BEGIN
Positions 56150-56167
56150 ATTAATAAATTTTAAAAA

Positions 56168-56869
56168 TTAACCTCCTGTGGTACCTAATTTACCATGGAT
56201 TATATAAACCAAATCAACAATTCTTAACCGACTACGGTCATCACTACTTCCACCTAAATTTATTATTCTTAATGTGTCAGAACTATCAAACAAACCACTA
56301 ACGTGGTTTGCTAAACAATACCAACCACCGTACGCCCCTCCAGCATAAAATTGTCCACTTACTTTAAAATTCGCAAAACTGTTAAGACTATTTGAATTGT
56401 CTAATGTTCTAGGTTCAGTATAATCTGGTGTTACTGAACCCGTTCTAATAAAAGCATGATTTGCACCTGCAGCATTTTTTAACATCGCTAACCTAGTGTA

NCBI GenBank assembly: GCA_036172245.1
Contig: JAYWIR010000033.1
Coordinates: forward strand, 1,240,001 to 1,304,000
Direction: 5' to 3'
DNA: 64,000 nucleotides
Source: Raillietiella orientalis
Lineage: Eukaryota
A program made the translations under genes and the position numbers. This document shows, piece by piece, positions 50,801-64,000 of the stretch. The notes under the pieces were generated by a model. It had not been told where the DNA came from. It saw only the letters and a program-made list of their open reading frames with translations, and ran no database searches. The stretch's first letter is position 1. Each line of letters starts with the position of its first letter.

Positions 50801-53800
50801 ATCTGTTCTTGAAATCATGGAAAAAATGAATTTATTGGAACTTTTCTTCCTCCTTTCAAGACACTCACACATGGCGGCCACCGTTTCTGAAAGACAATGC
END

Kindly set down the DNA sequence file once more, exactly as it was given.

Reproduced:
Positions 56150-56167
56150 ATTAATAAATTTTAAAAA

Positions 56168-56869
56168 TTAACCTCCTGTGGTACCTAATTTACCATGGAT
56201 TATATAAACCAAATCAACAATTCTTAACCGACTACGGTCATCACTACTTCCACCTAAATTTATTATTCTTAATGTGTCAGAACTATCAAACAAACCACTA
56301 ACGTGGTTTGCTAAACAATACCAACCACCGTACGCCCCTCCAGCATAAAATTGTCCACTTACTTTAAAATTCGCAAAACTGTTAAGACTATTTGAATTGT
56401 CTAATGTTCTAGGTTCAGTATAATCTGGTGTTACTGAACCCGTTCTAATAAAAGCATGATTTGCACCTGCAGCATTTTTTAACATCGCTAACCTAGTGTA

NCBI GenBank assembly: GCA_036172245.1
Contig: JAYWIR010000033.1
Coordinates: forward strand, 1,240,001 to 1,304,000
Direction: 5' to 3'
DNA: 64,000 nucleotides
Source: Raillietiella orientalis
Lineage: Eukaryota
A program made the translations under genes and the position numbers. This document shows, piece by piece, positions 50,801-64,000 of the stretch. The notes under the pieces were generated by a model. It had not been told where the DNA came from. It saw only the letters and a program-made list of their open reading frames with translations, and ran no database searches. The stretch's first letter is position 1. Each line of letters starts with the position of its first letter.

Positions 50801-53800
50801 ATCTGTTCTTGAAATCATGGAAAAAATGAATTTATTGGAACTTTTCTTCCTCCTTTCAAGACACTCACACATGGCGGCCACCGTTTCTGAAAGACAATGC